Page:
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From Samisa Abeysinghe <>
Subject Re: thoughts re development towards 1.0
Date Sat, 02 Dec 2006 01:50:00 GMT
I have figured out why it did not segfault for me.
Now when I do the fix, it segfaults. Now I do understand the real need 
for a separate global pool. I am trying to fix that next.


Samisa Abeysinghe wrote:
> Hi Chris,
>    I had a second look into your patch, and if I understand your patch 
> correct, in the axis2_handler function of mod_axis2.c, you set the 
> environment's pool to request pool before asking the worker to process 
> the request:
> axis2_env->allocator->data = (void*) req->pool;
> Given that, I am wondering why there is a memory growth. Could you 
> please help me understand this?
> Thanks,
> Samisa...
>   Samisa Abeysinghe wrote:
>> Hi Chris;
>>>    The attached patchset is a first hack at making mod_axis2 use
>>> these two kinds of pools.  It works, sort of, but after a few
>>> requests the child processes segfault.  (It doesn't include
>>> patches to rampart or guththila, both of which seems to contain
>>> a few calls to AXIS2_REALLOC which would need to be rewritten.)
>>> The segfaults always seems to happen at the following level of
>>> the calling stack (for me, anyway):
>> I applied your patch to the latest svn head today (but did not commit 
>> yet)
>> I am not getting any seg fault as you have mentioned. However, i am 
>> noticing considerable memory growth. This must be due to the fact 
>> that this patch does not use a separate allocator per request.
>>> 1) Add to the env structure a second allocator, named something like
>>>    resident_allocator or config_allocator or something.
>>> 2) Analyze which data structures in Axis2/C were effectively
>>>    "configuration" data and needed to stay in memory for the lifetime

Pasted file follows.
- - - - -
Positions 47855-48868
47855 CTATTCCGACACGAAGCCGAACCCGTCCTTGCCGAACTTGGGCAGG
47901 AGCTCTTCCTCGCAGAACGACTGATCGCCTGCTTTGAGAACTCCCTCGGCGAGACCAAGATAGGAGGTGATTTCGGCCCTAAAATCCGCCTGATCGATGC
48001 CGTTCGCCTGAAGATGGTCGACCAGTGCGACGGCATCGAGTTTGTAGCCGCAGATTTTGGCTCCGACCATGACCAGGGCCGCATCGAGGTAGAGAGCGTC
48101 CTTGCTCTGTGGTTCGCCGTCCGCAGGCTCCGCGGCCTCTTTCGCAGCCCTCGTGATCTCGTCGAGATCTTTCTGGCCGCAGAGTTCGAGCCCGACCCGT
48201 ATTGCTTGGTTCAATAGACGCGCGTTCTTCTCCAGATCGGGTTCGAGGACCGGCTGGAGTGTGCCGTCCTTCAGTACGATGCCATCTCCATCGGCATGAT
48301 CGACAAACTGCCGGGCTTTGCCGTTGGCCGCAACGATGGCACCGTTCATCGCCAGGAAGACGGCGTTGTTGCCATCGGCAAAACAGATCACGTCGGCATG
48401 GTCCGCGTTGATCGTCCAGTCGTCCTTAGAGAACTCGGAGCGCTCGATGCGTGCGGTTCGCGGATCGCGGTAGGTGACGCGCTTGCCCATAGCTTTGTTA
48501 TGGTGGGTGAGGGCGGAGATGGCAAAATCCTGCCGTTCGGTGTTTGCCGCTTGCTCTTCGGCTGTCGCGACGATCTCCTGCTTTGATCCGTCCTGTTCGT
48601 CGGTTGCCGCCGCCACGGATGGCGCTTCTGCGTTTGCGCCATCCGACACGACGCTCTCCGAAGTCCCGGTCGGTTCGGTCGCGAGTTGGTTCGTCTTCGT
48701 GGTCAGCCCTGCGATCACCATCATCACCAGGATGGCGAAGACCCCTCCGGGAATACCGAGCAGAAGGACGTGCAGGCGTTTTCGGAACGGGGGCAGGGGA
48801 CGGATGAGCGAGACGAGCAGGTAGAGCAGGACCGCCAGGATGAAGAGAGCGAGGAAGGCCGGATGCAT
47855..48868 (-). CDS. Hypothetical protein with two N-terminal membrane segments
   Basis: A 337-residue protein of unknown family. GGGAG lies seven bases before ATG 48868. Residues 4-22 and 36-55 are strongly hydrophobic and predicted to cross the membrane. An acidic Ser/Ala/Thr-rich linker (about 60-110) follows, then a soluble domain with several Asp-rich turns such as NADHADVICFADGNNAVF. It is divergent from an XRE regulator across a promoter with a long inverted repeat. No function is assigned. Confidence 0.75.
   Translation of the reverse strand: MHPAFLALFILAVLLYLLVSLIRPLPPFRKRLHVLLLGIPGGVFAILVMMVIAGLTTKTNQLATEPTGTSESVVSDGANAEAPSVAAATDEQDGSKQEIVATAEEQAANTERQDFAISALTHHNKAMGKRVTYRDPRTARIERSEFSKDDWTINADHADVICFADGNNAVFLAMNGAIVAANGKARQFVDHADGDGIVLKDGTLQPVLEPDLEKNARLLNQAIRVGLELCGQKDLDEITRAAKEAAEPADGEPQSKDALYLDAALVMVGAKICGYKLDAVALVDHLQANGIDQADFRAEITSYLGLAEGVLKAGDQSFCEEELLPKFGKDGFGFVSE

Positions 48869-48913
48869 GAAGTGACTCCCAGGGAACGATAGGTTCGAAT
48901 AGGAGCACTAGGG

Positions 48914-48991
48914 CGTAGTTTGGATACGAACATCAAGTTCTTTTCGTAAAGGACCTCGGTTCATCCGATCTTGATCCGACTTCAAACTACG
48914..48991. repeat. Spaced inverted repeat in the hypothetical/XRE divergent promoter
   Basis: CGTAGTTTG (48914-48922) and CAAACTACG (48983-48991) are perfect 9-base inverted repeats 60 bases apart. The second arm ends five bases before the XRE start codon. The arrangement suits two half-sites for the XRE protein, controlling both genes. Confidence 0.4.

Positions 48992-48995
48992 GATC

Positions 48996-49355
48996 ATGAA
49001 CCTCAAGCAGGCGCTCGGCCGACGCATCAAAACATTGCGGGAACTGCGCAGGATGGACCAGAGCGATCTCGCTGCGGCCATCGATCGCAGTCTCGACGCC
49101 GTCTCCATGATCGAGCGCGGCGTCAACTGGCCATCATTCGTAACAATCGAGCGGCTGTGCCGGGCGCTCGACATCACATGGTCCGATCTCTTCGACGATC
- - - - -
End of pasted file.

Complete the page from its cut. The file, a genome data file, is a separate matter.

>>>    of a process.  This should include any such data that needs to
>>>    be modified or deleted over the lifetime of the server process.
>>> 3) For each such structure, ensure that it is created, modified,
>>>    and deleted using only the env->resident_allocator.  This could
>>>    be accomplished a variety of ways (a private sub-allocator,
>>>    for example).  The main concern is thread-safety; if multiple
>>>    threads might be managing this structure at the same time,
>>>    a thread mutex will need to be used as well.
>>>    At this point, everything else should be data which can be
>>> cleaned up automatically when the httpd request->pool is cleared
>>> at the end of each HTTP request.  
>> I hope when we do this, the memory growth would come under control.
>> However, some effort is required to differentiate between 
>> configuration data versus per request data. (Well, the description 
>> hierarchy and some parts of the configuration hierarchy have long 
>> life. However, these may be mixed up with per request stuff.)
>>> Then you could even go through
>>> the code and remove all the calls to AXIS2_FREE() if you really
>>> felt like it!  
>> Well, to do this, we also have to ensure that we have a proper pool 
>> in place to be used with simple axis server.
>>> The key advantage is that it means that each
>>> httpd server process is guaranteed to only increase in size if
>>> the "configuration" data grows, and this should presumably be by
>>> only a trivial amount.
>> Agreed.
>>>    What I might propose is a compromise, since clearly the function
>>> pointer technique is used extensively and can't just be replaced.
>>> Here are my proposals:
>>> 1) AXIS2_ENV_CHECK() and AXIS2_PARAM_CHECK() should call
>>> AXIS2_LOG_ERROR() in the case where the argument is NULL.  Because
>>> these are macros they'll expand so that AXIS2_LOG_SI gives file
>>> and line information on the place where the NULL argument was
>>> encountered.
>>> 2) All the macros that perform indirect function calling through
>>> the many ops structures should be expanded to first call
>>> AXIS2_ENV_CHECK() and AXIS2_PARAM_CHECK() on their key env
>>> and "interface" structure pointer arguments.  It might be good
>>> to also check for a NULL ops structure pointer and a NULL function
>>> pointer in the ops structure.
>> I am yet to try these suggestions. Anyway, it looks to me that we 
>> have to get rid of the macros and ops indirection altogether.  And 
>> yes, it will obviously take considerable time and effort. So lets try 
>> these suggestions for 1.0 time frame.
>> Thanks,
>> Samisa...
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